Smart homes are growing in popularity - here’s everything you need to know

Smart homes are growing in popularity - here’s everything you need to know


Dec 8, 2022

Blog Sensors Smart homes are growing in popularity - here’s everything you need to know

It’s the end of 2022, and smart homes are more popular than ever. Though written nearly four years ago, our blog on the evolution of smart home technology remains one of our most viewed pieces of content, giving stock to the ever-increasing relevance of IoT technology in the home.

Home automation’s increasing popularity is reflected in the market, too. BCC Research’s latest market report has predicted the U.S. market for home automation systems will expand by $6.8 billion by 2026. This enormous growth means that smart homes are gaining traction with a wider consumer base, and given the energy-saving features of smart homes, this also represents a positive step towards a greener future.

Home automation is here to stay, so BCC Research is providing a run-down on everything you need to know about smart homes. 

How sensors are used in smart homes

Sensors are integral to smart homes, and by extension, the Internet of Things. They bridge the gap between the physical and digital, detecting changes in the environment such as fluctuating temperature, movement, light intensity, and humidity levels. 

Within the smart home, this can look like many different things. Typically, smart homes involve the automation of lighting, appliances, heating, televisions, air conditioning, audio systems, security systems and more. But crucially, these systems are interoperable and can communicate with one another across the entire home network. Often, these functions can be controlled remotely from any room in the house, or from far away through a smartphone. 

While this is relatively small scale, the possibilities of sensors extend far beyond the home. Many cities are implementing sensors to become ‘smart cities’ – Copenhagen is striving to become the first carbon-neutral smart city by 2025, and New York City is piloting a connected vehicle (CTV) scheme to help improve road safety. Sensors have an enormous scope and are integral to smart technology.   

Key considerations for those within the smart home market

Giant companies like Google and Comcast are aggressively infiltrating the market. This is crowding an already hyper-competitive space, with mergers and acquisitions forming a key part of these companies’ strategies. In 2020, a seismic merger occurred when Vivint Smart Home inc. merged with Mosaic Acquisition Corp. to form a publicly traded company. This formed one of the largest US SPAC mergers ever, with an enterprise value of $4.2 billion. Moves such as these are helping to grow the smart home landscape, signaling a promising future for the industry.

The environmental benefits of smart homes

Smart homes play an important role in energy conservation. Systems offer close control over lighting, HVAC systems, window coverings, and irrigation. For example, a smart home system can detect when someone leaves a room, and automatically switch off the lights in response. A smart irrigation system can save vast amounts of water, with sensors adjusting the level of watering in the garden based on rainfall and soil moisture levels.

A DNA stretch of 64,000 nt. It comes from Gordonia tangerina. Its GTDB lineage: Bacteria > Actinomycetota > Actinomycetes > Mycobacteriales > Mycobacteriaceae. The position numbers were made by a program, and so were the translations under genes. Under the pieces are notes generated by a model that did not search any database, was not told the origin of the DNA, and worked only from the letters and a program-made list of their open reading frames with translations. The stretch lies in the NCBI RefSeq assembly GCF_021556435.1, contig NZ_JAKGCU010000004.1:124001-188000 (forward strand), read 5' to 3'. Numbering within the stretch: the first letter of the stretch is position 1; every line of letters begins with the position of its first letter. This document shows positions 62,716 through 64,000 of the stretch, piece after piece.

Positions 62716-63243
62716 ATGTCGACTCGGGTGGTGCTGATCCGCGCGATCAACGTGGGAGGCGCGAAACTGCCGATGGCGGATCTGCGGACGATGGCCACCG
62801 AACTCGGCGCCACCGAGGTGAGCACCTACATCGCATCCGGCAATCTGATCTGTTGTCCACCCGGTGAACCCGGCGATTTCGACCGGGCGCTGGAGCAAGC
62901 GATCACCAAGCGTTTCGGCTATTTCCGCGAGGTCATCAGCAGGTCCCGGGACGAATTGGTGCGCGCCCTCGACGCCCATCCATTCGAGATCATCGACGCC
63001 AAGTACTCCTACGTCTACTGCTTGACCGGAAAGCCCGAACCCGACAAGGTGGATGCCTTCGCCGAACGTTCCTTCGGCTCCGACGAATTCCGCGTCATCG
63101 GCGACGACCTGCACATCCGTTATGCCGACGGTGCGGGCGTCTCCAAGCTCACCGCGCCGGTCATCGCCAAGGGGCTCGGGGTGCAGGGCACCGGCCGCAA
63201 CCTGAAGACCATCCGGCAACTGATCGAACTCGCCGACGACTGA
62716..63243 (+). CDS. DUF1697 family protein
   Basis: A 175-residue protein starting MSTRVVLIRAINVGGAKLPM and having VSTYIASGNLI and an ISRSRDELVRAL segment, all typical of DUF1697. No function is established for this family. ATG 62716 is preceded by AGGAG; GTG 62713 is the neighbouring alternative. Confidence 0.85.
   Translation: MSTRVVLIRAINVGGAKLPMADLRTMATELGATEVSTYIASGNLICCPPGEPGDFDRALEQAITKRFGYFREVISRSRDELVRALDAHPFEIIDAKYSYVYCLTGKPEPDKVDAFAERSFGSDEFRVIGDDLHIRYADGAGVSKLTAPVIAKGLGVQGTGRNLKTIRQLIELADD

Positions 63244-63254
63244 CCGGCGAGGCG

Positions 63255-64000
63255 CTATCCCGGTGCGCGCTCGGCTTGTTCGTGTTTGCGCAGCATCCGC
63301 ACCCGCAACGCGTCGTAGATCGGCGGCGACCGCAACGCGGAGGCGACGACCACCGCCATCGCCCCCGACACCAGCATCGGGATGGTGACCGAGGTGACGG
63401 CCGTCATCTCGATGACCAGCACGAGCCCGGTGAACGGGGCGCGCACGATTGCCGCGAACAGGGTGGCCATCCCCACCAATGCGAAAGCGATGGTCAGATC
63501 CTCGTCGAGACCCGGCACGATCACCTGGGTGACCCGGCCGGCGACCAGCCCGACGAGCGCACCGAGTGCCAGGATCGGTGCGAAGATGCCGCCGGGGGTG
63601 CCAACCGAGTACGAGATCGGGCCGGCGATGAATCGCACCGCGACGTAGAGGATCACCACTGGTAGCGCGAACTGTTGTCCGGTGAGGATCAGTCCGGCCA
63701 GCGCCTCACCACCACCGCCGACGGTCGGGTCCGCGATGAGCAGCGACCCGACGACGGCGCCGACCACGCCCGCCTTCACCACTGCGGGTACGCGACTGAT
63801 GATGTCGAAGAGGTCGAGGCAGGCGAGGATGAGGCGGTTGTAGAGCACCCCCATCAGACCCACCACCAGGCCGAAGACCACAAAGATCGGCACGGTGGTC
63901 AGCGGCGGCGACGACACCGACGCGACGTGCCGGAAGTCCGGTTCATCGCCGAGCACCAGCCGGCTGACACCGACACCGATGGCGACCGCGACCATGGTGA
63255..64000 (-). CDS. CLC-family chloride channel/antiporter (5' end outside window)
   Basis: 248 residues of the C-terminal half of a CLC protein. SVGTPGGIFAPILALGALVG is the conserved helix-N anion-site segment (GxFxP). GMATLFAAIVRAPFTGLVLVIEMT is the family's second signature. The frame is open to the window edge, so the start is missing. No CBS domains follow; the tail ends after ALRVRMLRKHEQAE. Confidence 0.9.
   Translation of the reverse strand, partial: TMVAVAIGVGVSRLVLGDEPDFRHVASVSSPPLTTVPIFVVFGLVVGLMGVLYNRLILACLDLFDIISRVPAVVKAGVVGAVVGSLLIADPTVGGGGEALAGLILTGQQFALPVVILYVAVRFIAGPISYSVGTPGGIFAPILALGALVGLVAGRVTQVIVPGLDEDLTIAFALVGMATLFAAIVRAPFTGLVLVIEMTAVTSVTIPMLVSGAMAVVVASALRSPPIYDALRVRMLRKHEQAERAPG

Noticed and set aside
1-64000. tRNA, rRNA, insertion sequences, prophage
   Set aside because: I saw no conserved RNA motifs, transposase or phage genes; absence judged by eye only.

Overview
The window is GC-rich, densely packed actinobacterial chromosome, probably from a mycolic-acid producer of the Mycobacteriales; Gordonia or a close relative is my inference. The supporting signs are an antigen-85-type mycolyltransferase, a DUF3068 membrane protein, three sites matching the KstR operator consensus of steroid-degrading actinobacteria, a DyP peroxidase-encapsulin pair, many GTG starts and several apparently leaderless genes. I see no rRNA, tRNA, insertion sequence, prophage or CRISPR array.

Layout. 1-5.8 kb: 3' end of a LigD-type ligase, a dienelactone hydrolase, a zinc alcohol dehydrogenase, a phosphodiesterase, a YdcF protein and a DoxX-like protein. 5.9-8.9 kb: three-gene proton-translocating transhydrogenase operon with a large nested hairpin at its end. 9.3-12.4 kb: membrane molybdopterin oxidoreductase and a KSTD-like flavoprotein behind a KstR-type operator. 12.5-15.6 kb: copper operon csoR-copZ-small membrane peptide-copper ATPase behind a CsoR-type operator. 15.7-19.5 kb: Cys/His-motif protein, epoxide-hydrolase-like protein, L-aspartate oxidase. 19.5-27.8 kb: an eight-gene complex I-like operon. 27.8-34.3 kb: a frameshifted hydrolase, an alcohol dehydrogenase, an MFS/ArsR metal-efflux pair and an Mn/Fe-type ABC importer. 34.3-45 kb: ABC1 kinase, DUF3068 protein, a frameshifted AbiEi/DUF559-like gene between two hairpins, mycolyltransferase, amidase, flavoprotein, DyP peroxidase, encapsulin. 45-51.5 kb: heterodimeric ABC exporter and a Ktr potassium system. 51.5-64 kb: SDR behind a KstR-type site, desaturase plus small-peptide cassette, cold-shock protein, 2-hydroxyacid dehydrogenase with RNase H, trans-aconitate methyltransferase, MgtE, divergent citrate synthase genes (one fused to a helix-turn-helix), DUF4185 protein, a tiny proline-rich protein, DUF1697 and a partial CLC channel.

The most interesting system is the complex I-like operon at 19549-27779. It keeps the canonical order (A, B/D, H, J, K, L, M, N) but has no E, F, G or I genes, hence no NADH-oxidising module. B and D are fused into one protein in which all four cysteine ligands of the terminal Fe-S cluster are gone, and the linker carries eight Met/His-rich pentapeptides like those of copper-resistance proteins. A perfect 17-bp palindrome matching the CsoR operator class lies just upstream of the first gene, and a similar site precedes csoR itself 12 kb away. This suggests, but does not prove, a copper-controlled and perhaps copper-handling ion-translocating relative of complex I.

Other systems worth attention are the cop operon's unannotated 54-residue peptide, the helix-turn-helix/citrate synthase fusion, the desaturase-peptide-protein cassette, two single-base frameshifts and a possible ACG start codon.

The energy and economic savings are considerable: according to the U.S. Department of Energy (DoE), LED light bulbs (note that all smart bulbs are LED) use 75% less energy than regular counterparts. The potential savings are huge, which will be a key market driver going forwards.

The history of smart home technology

The smart home is not a new creation but has had a long and winding history, dating back to the invention of remote controls by Nikola Tesla in 1898. Early developments in home appliances continued to lay the foundation for smart home technology. The invention of the vacuum cleaner in 1901, and later the clothes dryer, washing machine, refrigerator, and dishwasher all represent key steps towards the modern smart home.

Other significant developments include the first smart automation system in 1966. The Echo IV allowed users to create computing shopping lists, control temperature, and switch appliances on and off. The introduction of the microcontroller in 1971 was pivotal as it helped lower the price of electronic devices, making them more accessible to the average homeowner.

On this side of the millennium, smart home technology has rapidly taken off. Devices operate seamlessly as part of a greater IoT network, allowing for the automation of countless home functions. The result isn’t just convenience, but energy conservation and financial savings too.

Learn more about smart homes and home automation

BCC Research provides expert market analysis for smart homes. Our recent report delves deeper into the technologies and potential of home automation, providing five-year forecasts and an in-depth review of the competitive landscape.
Our complimentary report overview offers a top-level insight into the home automation industry. Download your free copy or purchase the report in full here.

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    Olivia Lowden

    Written By Olivia Lowden

    Olivia Lowden is a Junior Copywriter at BCC Research, writing content on everything from sustainability to fintech. Before beginning at BCC Research, she received a First-Class Master’s Degree in Creative Writing from the University of East Anglia.

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